of their time. Of a higher order of ideas was the symbol adopted by the Brahmanists of the New-Dispensation—the BrahmoSomaj—who presumed to fuse all the existing sects of India into a new religion, founded exclusively on conscience and reason. The pediments of their temples bear a design in which the mystic syllable of the Brahmans, Aum, is interlaced with the Mussulman crescent, the Sivaite trident, and the Christian cross. It also frequently happens that this confusion of symbols is not at all systematic. By virtue of reproducing certain forms, the eye and the hand seem to be assimilated to them to such a degree that they are not able to rid themselves of the obsession when they attack new themes. There is a symbol of this kind, engraved on Phoenician gems or painted on Cypriote vases, which recalls the winged disk of Asia, the sacred tree of the Assyrians, and some of the Greek thunderbolts. One can not turn the leaves of the description of the Buddhist bas-reliefs of Boro Boudour, in the island of Java, published under the direction of the Dutch Government, without being struck, at almost every page of the Atlas, by the appearance of some curious figure which presents at once reminiscences of the Hindoo lotus, the Assyrian horns, the Greek thunderbolt, the Buddhist fig-tree, and the Egyptian globe with the Uræus. Such heteroclite mixtures have, moreover, been customary in Oriental symbolism. Sir George Birdwood, an author among the best versed in the industrial arts of modern India, has recently shown that in the Hindoo art, in which all the details have a symbolical bearing, certain decorative themes are combined and exchanged with the disorder of a dream, without regard to the distinction of the animal and vegetable kingdoms, or of the organic and inorganic worlds.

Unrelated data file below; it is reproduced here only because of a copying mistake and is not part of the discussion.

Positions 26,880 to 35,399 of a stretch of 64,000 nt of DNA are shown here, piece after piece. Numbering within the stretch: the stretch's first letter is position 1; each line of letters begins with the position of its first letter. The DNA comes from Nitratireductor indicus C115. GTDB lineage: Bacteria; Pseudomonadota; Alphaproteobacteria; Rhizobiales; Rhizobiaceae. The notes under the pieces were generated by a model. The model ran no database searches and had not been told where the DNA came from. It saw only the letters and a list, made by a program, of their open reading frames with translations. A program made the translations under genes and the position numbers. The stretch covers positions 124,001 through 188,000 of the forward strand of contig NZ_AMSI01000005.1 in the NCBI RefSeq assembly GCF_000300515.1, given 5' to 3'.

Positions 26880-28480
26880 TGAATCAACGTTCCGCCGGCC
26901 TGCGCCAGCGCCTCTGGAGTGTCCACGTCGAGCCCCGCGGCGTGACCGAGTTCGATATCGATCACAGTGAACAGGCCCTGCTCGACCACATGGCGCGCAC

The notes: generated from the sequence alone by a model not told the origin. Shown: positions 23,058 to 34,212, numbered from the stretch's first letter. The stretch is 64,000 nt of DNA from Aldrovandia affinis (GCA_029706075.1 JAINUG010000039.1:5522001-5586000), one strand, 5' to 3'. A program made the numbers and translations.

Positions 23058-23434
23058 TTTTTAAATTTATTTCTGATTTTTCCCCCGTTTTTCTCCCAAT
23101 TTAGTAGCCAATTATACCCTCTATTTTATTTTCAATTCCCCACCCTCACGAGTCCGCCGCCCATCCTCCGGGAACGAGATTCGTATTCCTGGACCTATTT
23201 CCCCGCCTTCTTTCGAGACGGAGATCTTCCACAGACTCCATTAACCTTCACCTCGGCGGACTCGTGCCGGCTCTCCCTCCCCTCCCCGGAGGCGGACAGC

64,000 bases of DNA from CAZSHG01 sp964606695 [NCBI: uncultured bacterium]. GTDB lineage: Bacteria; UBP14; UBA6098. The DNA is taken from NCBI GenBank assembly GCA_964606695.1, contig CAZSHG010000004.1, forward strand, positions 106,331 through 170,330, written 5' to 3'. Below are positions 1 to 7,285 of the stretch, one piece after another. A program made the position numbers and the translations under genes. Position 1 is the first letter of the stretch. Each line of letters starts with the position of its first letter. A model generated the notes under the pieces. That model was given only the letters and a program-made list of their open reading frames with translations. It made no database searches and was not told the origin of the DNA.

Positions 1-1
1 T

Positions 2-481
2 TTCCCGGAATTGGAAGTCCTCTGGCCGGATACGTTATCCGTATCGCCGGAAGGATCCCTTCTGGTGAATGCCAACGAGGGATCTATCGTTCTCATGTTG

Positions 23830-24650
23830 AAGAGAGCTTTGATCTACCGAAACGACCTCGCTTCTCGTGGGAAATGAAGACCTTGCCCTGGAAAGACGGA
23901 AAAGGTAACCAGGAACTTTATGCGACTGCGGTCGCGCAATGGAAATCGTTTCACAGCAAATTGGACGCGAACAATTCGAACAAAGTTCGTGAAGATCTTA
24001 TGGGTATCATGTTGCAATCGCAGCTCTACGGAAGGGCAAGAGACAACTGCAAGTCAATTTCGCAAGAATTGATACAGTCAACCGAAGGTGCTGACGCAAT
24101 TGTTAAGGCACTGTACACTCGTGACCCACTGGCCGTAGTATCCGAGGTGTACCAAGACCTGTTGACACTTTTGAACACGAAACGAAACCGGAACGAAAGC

In most of the examples that I have cited it is easy to discover by what ways the symbol was transmitted from one people to another. Under this relation the migration of symbols rises directly from what may be named the history of commercial relations. Whatever may be the resemblance of form and signification between two symbolical figures, found among peoples of distinct origin, it is proper, before asserting relationship, to determine the probability, or at least the possibility, of international relations that may have served as a vehicle for them. This point fixed, it remains to be determined which has been the borrower and which the lender. Thus, why was it not the Hindoos who communicated the thunderbolt to Mesopotamia, the Phœnicians who received the caduceus from Greece? Here our advantages over preceding generations appear. There was a time when we might indistinctly place in India the origin of the gods, myths, and symbols that are scattered all over the world; another when it would have had a bad air not to give Greece credit for